One of the mysteries of the English language finally explained.
A mansion.‘kitchens were the centre of an Indian home—whether a haveli or a village hut’
- ‘Most of the merchants' mansions - known as havelis and built around a central courtyard - have survived intact from the eighteenth and nineteenth centuries, and indeed most are still inhabited.’
- ‘Heavy levies were placed on traders passing through, and local merchants ploughed the money into the economy, building beautiful havelis, or mansions, and temples carved from local sandstone.’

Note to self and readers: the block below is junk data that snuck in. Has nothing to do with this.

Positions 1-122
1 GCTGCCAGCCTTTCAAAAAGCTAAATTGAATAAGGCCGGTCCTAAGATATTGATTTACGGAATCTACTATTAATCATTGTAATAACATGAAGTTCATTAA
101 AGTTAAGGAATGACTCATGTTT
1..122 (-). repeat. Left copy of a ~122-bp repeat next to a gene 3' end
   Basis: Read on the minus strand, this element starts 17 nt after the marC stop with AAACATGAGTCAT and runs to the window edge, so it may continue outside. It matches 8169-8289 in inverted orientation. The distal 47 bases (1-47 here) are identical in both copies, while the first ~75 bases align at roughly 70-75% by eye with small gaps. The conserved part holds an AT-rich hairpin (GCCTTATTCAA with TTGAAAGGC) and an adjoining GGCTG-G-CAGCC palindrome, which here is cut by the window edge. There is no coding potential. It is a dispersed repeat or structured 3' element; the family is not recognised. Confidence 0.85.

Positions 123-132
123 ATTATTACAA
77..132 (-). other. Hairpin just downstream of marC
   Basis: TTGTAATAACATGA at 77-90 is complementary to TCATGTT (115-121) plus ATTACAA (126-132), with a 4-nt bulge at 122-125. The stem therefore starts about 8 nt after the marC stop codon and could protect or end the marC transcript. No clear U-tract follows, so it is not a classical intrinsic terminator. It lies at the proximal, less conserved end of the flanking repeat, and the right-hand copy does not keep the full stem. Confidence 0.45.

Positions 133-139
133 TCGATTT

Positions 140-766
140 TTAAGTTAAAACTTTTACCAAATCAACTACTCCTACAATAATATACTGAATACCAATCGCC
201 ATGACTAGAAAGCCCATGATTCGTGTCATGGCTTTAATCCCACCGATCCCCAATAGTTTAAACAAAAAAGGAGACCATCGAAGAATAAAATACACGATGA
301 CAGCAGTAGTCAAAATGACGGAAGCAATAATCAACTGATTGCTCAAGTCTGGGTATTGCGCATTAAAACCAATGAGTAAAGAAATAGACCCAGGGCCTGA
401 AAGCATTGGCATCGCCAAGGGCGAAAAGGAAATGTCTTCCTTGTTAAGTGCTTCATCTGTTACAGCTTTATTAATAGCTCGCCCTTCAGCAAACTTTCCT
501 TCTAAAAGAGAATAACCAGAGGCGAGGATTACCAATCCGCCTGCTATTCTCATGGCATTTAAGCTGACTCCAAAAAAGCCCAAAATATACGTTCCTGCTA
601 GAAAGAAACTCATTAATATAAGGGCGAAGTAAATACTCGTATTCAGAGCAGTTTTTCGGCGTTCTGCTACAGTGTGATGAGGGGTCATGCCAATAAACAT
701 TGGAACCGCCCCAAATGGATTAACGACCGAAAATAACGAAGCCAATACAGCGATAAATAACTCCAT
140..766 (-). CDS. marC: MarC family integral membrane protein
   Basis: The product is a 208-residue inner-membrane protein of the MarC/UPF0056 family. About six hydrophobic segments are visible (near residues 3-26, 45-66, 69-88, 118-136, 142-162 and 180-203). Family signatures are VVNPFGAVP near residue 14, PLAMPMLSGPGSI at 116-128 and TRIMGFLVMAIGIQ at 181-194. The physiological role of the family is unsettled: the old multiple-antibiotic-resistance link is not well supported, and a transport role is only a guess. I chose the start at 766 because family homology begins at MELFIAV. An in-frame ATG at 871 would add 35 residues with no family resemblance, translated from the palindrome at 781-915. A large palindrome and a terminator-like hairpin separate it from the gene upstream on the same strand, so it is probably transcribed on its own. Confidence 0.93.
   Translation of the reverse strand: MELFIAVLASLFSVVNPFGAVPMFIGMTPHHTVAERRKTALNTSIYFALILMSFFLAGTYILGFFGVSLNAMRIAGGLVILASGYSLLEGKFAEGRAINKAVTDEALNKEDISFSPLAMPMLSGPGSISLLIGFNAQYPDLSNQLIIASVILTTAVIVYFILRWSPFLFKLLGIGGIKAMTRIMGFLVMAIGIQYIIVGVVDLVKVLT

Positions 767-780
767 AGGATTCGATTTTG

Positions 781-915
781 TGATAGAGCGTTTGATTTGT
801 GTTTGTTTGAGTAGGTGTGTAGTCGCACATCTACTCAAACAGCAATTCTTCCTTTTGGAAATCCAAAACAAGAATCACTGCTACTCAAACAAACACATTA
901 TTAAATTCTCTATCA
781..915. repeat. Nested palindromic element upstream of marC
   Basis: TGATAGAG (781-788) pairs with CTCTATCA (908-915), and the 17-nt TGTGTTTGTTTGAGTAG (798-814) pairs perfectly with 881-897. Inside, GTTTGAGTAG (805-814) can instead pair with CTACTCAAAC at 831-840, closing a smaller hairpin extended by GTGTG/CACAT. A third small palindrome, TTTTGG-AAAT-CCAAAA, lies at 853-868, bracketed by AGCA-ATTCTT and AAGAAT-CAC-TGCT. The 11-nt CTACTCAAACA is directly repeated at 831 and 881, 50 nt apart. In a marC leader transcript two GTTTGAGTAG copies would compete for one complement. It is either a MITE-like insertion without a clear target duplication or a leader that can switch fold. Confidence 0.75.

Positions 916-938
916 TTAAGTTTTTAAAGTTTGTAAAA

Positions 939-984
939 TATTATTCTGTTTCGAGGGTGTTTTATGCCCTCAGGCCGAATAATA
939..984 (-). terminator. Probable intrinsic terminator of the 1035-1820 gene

- ‘She supported her parents and younger siblings, and built a magnificent haveli in Balpurva, her home village in Farrukhabad district of UP.’
- ‘If you thought only of history, havelis and temples at Jodhpur, Taj Malabar is ready to provide you a more intimate look into the city's features and provide you a peep into the princely kitchens of the city.’
- ‘We stepped into the immediate past through the curious Pucca Ghat: an elaborate landing stage on the river, built like an ostentatious mansion, a haveli.’
Via Hindi from Arabic havelī.
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